## N.B. software from this repository is ENTIRELY UNSUPPORTED by the Ubuntu
## team. Also, please note that software in universe WILL NOT receive any
## review or updates from the Ubuntu security team.
deb http://old-releases.ubuntu.com/ubuntu/ lucid universe
deb-src http://old-releases.ubuntu.com/ubuntu/ lucid universe
deb http://old-releases.ubuntu.com/ubuntu/ lucid-updates universe
deb-src http://old-releases.ubuntu.com/ubuntu/ lucid-updates universe

## N.B. software from this repository is ENTIRELY UNSUPPORTED by the Ubuntu 
## team, and may not be under a free licence. Please satisfy yourself as to 
## your rights to use the software. Also, please note that software in 
## multiverse WILL NOT receive any review or updates from the Ubuntu
## security team.
deb http://old-releases.ubuntu.com/ubuntu/ lucid multiverse
deb-src http://old-releases.ubuntu.com/ubuntu/ lucid multiverse
deb http://old-releases.ubuntu.com/ubuntu/ lucid-updates multiverse
deb-src http://old-releases.ubuntu.com/ubuntu/ lucid-updates multiverse

## Uncomment the following two lines to add software from the 'backports'
## repository.
## N.B. software from this repository may not have been tested as
## extensively as that contained in the main release, although it includes
## newer versions of some applications which may provide useful features.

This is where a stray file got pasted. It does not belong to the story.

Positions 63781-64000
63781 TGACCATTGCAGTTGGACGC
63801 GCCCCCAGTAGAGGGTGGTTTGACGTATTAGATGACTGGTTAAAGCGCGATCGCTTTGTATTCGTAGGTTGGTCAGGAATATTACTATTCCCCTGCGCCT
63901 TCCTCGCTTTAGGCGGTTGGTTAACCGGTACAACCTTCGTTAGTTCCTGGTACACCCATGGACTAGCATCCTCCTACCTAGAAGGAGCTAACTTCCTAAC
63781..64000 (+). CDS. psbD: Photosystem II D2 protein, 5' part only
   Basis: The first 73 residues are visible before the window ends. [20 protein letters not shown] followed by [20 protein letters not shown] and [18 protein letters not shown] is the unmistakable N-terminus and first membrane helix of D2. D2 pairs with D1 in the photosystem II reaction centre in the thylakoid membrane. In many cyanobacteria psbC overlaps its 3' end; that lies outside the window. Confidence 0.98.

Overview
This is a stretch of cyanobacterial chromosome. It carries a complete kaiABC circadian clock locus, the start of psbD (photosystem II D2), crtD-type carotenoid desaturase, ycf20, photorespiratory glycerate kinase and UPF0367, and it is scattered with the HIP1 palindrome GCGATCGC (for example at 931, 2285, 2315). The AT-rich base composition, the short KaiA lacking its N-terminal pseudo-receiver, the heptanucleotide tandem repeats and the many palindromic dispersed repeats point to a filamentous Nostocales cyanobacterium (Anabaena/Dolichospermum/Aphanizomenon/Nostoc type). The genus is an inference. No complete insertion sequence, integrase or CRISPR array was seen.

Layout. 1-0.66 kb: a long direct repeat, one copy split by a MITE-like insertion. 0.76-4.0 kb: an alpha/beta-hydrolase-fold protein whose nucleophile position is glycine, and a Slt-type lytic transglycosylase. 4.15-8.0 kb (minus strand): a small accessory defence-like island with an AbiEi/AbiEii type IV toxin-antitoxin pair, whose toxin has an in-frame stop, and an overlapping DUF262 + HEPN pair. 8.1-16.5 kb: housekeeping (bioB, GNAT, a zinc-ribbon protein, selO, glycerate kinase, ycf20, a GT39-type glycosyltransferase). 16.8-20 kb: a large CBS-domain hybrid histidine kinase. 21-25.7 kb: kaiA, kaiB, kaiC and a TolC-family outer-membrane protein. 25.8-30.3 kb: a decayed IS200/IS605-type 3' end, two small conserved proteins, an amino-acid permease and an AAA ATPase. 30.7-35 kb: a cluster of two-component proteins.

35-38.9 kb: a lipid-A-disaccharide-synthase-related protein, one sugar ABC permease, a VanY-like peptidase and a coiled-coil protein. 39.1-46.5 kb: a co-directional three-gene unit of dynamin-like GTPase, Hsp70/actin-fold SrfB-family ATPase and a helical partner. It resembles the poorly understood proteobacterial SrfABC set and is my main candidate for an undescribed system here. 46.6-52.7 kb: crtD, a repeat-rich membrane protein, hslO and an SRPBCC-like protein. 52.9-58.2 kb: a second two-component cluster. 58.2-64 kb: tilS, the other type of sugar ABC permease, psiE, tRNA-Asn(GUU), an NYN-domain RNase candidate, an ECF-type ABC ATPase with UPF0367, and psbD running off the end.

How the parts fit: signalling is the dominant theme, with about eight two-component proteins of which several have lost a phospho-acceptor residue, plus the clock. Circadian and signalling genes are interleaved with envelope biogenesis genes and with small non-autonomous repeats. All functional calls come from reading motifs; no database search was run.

## Also, please note that software in backports WILL NOT receive any review
## or updates from the Ubuntu security team.
# deb http://old-releases.ubuntu.com/ubuntu/ lucid-backports main restricted universe multiverse
# deb-src http://old-releases.ubuntu.com/ubuntu/ lucid-backports main restricted universe multiverse

## Uncomment the following two lines to add software from Canonical's
## 'partner' repository.
## This software is not part of Ubuntu, but is offered by Canonical and the
## respective vendors as a service to Ubuntu users.
# deb http://old-releases.ubuntu.com/ubuntu lucid partner
# deb-src http://old-releases.ubuntu.com/ubuntu lucid partner

deb http://old-releases.ubuntu.com/ubuntu lucid-security main restricted
deb-src http://old-releases.ubuntu.com/ubuntu lucid-security main restricted
deb http://old-releases.ubuntu.com/ubuntu lucid-security universe